IN DOLLARS & (COMMON)SENSE: A few people (three) have ranted on social media that CPS student athletes didn’t have scholarship opportunities impacted, because they missed the state playoffs due to the CTU strike and IHSA strike policy.
It’s ignorant to say they didn’t, and here’s why: A blanket statement like that is never good. While I agree nothing is ever guaranteed, when you take key exposure opportunities away from a child, there’s also no guarantee they’ll ever have that moment again.
It’s like a lifelong memory – it’s gone and you may never get another shot.
Whether you believe this, not all student athletes can afford to play and pay high-level club across all sports. Missing out on tournament exposure in the high school offseason is one thing, but that’s why some student athletes and their families rely on the public-school athletic exposure during the high school season.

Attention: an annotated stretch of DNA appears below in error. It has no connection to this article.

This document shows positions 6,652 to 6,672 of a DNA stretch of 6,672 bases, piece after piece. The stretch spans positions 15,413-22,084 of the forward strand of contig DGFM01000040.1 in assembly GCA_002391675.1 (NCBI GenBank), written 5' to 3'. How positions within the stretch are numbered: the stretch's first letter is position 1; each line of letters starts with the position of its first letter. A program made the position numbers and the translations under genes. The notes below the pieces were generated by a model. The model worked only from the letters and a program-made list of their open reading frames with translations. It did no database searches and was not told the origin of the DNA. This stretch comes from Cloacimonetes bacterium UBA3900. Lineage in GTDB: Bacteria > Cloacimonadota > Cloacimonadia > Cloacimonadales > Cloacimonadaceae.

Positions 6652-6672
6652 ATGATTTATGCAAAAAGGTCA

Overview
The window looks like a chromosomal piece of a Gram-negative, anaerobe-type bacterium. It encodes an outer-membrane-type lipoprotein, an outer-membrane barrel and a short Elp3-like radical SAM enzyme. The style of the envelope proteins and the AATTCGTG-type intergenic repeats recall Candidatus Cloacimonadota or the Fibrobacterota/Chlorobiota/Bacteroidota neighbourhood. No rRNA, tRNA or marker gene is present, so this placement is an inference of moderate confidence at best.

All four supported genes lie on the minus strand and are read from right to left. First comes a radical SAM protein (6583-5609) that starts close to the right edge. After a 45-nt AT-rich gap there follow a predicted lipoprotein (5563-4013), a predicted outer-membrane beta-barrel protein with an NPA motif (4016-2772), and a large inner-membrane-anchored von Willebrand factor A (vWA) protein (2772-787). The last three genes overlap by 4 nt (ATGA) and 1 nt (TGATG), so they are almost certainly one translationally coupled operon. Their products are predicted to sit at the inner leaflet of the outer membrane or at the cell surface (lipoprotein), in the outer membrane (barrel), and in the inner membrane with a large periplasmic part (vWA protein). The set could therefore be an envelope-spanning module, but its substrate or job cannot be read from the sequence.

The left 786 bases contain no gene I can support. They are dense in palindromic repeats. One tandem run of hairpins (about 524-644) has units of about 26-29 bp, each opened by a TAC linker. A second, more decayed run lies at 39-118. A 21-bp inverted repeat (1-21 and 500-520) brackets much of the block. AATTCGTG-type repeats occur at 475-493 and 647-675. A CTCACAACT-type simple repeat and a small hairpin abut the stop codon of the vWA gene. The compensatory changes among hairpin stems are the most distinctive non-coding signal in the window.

It’s a cold-hard fact.
The IHSA state playoffs don’t cost a student athlete or his or her family any money to play in. The cost is covered by schools, which most pay for with local public tax dollars or state funding (from public tax dollars). In the case of private schools, which the strike didn’t impact, they pay the cost through their athletic boosters.
On Saturday, I was speaking with longtime college soccer coach Erin Coppernoll (16th season). Currently, she has six players who competed in the PepsiCo Showdown Series – Girls Soccer (Chicago). Coppernoll first saw those players on a single day during the event.
“I saw those kids at the tourney in the spring,” Coppernoll said.
A full out-of-state scholarship with room and board and meal plan is $24,014. Times that by six players and four years, the total is $576,336.